I believe the older M-21 sniper rifles were the Winchesters. Current US Army sniper rifles are M-24's and based on Rem700. Someone can correct me if that's wrong but I believe that is correct. Yes, many of us spend WAY too much time blaming poor equipment, bad ammo, wind, and crappy barrels for poor shooting. Much like when I go to a CMP match and folks have free-floated, match sighted, custom ammo, hair trigger "service" rifles. Not to mention spending 30 minutes to suit up with shooting jacket, one-point sling, blinders, magnifying glass eyepiece, shooting mit and everything else, and STILL not shoot to Hathcock's standards. Practice, practice, practice.......
Link Posted: 8/3/2001 8:04:28 AM EDT
Oh, by the way. Did anyone happen to notice he was from ARKANSAS!!! That's a great state to be from. <------------------- [:D]
Link Posted: 8/3/2001 8:36:39 AM EDT
Also, if you read the book "Marine Sniper" by Charles Henderson, it goes into his upbringing a bit. He was born dirt poor way out in the country, and his mother and grandmother depended on young Carlos to put food on the table with his .22. In addition, he had to sell the pelts of the rabbits he shot to buy cartridges. If he didn't shoot well, or practice sound fieldcraft, they didn't eat and he ran out of rounds to try again. He just applied this same discipline to the hunting of men in defense of his fellow Americans. Rest In Peace, Gunny. Jarhead out.
Link Posted: 8/3/2001 8:44:34 AM EDT
Originally Posted By M4Guy: Oh, by the way. Did anyone happen to notice he was from ARKANSAS!!! That's a great state to be from. <------------------- [:D]
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Didn't you guys give us a President as well..? [puke]
Link Posted: 8/3/2001 8:58:20 AM EDT
Back during WW2, the USMC aquired (mostly through unofficial channels) .30-06 Winchester model 70s. They fitted them with Unertl 8x and 10x target scopes. These were used for sniping by the Marines in WW2, Korea, and Vietnam. They also used Springfield 1903s fitted with the same scope, and some M1Ds or M1Cs (not sure which). But it seems the privetly purchased model 70s were the main sniper weapon of the USMC. During WW2 and Korea, the logistics types pretty much refused to issue M72 "special ball" to USMC snipers, so they used M2 ball and M2 AP like everyone else. In Vietnam, the snipers got M72 "special ball", and they also used some handloads. In Vietnam, the pre-64 (often pre WW2!) model 70s were well used and beat up. They switched to the .308 Remington 700 and the Redfield scope during Vietnam. But from what I read, Hathcock did most of his work with the model 70. The main reason they switched to the Remington was the very poor quality of the post '64 / pre '68 Winchester. The new Remington 700s were worked over by USMC gunsmiths. The same gunsmiths probably worked to keep the old model 70s working. The weak link in the model 70 (assuming the scope was properly mounted) in terms of accuracy was the ammo. M2 ball is 2 moa stuff, and the M72 "special ball" is 1 moa stuff. In a more practicle sense, the limitation was the scope. The Unertl was designed as a target scope, and had a narrow field of view. Neither it nor the Redfield were sufficiently rugged.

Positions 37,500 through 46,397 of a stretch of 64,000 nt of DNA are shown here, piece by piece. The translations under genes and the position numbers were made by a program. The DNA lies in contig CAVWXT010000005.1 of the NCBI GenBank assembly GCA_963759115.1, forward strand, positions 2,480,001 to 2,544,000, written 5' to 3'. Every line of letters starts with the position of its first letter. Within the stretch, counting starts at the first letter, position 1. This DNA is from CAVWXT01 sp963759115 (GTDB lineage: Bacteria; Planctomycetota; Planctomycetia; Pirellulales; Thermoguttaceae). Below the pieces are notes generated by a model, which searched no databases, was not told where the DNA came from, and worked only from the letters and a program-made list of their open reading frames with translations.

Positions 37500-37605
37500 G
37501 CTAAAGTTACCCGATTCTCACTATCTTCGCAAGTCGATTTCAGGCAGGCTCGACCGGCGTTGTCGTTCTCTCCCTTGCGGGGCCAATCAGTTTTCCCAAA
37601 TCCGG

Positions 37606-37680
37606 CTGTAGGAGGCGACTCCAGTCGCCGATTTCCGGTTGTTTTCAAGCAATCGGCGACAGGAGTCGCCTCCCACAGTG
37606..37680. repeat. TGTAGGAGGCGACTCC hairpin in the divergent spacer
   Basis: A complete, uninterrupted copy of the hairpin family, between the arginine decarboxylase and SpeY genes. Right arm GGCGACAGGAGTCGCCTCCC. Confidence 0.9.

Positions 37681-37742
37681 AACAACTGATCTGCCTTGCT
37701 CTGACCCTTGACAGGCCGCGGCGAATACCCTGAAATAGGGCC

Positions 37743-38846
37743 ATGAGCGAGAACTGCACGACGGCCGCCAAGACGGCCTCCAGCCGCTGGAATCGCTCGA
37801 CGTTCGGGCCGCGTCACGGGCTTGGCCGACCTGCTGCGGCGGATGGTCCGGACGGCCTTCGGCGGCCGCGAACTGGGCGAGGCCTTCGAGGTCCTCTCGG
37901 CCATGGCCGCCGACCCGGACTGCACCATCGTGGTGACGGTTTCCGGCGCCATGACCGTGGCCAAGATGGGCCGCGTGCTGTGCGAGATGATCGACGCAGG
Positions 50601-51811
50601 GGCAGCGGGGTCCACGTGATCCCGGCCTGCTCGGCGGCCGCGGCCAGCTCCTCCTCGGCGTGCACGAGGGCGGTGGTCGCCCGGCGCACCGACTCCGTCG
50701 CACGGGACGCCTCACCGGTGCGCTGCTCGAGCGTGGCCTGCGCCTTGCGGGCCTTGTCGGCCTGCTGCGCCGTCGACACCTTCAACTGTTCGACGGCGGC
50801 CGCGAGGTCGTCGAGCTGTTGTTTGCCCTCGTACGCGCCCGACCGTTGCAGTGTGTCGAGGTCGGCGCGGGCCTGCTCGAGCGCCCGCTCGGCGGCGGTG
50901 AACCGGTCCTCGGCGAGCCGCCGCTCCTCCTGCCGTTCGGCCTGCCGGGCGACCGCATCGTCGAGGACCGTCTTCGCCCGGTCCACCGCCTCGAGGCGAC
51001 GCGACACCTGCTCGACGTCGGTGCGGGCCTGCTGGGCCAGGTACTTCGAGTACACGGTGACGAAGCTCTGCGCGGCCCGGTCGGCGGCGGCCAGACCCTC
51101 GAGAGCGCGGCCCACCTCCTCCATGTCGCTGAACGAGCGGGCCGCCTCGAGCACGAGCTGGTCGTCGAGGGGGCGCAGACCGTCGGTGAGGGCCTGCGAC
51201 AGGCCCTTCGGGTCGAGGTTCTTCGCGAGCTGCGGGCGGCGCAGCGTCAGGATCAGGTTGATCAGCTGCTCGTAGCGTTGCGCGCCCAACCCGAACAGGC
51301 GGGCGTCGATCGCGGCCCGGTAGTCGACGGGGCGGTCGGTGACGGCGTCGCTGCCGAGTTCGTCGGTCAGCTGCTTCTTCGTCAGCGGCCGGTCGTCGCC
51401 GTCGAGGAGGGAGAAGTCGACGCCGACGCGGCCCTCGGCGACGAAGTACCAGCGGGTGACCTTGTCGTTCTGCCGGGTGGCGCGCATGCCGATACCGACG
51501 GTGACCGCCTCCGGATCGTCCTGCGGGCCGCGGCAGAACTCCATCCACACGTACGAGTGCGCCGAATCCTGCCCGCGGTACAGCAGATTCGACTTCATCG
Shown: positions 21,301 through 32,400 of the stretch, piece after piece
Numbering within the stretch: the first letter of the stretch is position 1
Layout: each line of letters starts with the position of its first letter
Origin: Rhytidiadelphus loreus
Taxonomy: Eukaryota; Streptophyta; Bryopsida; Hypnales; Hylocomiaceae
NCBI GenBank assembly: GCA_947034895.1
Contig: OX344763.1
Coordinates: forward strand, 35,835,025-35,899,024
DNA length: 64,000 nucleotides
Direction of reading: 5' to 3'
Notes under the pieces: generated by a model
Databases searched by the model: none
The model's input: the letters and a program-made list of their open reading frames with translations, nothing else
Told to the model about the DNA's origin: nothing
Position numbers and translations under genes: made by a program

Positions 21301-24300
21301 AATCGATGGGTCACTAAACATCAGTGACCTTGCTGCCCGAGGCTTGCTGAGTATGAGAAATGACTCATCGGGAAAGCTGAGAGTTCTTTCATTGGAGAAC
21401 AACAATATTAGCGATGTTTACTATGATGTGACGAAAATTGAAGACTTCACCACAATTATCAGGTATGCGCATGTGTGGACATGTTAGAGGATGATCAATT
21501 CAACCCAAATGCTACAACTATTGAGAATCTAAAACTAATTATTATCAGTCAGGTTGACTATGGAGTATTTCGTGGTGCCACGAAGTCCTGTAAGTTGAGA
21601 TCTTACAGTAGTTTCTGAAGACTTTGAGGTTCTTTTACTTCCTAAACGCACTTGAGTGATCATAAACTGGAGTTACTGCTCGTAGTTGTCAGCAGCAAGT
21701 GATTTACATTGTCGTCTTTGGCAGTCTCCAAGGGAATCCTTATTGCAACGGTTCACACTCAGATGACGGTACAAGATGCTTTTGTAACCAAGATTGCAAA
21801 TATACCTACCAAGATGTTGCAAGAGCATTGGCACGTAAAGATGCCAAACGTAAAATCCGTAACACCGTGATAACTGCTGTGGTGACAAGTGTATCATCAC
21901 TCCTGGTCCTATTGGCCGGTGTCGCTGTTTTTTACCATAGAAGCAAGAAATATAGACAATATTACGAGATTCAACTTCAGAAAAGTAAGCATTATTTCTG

Link Posted: 8/3/2001 9:05:54 AM EDT